NEW DELHI, (Reuters) – Indian police raided the offices and homes of two top human rights lawyers today in an investigation into foreign funding for their NGO, prompting criticism they were being targeted for political reasons.
The Central Bureau of Investigation conducted searches relating to a case filed against the non-profit Lawyers Collective and its president, Anand Grover, for allegedly violating laws on foreign funds, a police official said.
In a statement issued in June, after the CBI registered a complaint against the group, Lawyers Collective said it was being targeted for taking up sensitive cases against Modi’s Bharatiya Janata Party (BJP) and some of its leaders.
Founded in 1981 by Grover and prominent human rights lawyer Indira Jaising, Lawyers Collective is among the thousands of foreign-funded charities hit by increased scrutiny by the Narendra Modi government.
“The searches are ongoing,” said the CBI official, who declined to be named.
Grover told Reuters CBI conducted raids at his offices and homes in Delhi and Mumbai.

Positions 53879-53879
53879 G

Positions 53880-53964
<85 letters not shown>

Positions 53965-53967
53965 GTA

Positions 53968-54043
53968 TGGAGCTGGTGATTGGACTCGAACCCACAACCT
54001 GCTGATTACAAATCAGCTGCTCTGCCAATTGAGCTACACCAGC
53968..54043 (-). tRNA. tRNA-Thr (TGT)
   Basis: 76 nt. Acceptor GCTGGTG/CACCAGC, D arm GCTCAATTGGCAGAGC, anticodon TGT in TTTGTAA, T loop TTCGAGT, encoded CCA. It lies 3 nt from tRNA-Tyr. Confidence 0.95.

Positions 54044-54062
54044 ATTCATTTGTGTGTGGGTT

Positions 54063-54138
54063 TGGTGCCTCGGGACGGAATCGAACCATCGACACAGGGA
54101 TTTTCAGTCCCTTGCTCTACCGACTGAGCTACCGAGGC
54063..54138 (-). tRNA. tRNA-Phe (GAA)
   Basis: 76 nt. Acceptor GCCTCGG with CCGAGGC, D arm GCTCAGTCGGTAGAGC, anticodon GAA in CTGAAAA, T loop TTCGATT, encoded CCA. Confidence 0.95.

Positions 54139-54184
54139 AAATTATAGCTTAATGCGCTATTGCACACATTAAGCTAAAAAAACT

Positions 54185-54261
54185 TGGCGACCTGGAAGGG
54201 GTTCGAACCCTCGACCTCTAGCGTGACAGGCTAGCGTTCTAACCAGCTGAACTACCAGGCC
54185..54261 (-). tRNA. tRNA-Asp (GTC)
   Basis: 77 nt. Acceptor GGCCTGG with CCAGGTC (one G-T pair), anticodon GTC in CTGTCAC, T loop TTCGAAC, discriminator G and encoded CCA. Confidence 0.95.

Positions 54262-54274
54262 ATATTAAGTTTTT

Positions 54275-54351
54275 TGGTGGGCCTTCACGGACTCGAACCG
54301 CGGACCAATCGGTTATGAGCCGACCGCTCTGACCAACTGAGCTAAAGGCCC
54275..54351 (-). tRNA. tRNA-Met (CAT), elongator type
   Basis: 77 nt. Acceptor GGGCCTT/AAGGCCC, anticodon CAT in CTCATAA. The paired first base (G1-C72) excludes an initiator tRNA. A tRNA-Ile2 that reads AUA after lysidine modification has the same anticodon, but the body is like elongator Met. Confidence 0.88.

The CBI alleges that Lawyers Collective and Grover have violated the Foreign Contributions Regulation Act (FCRA), aside from other wrongdoing, which the group has denied.
Since Modi took office in 2014, more than 10,000 civil society groups in India have had their licences to receive overseas donations cancelled or suspended for violations of the FCRA.
Jaising, Grover’s wife and a former senior government law officer, is not an accused in the CBI’s case, but her name is mentioned in the preliminary police investigation report.
“Mr Grover and I are being targeted for the human rights work we have done over the years,” Jaising told reporters on Thursday.
Leaders from opposition groups, including the regional Aam Aadmi Party and Trinamool Congress, said the raids were examples of a government “vendetta.”
“This government is harassing citizens and all voices of opposition,” Trinamool Congress spokesman Derek O’Brien said.
Source: Stabroek News.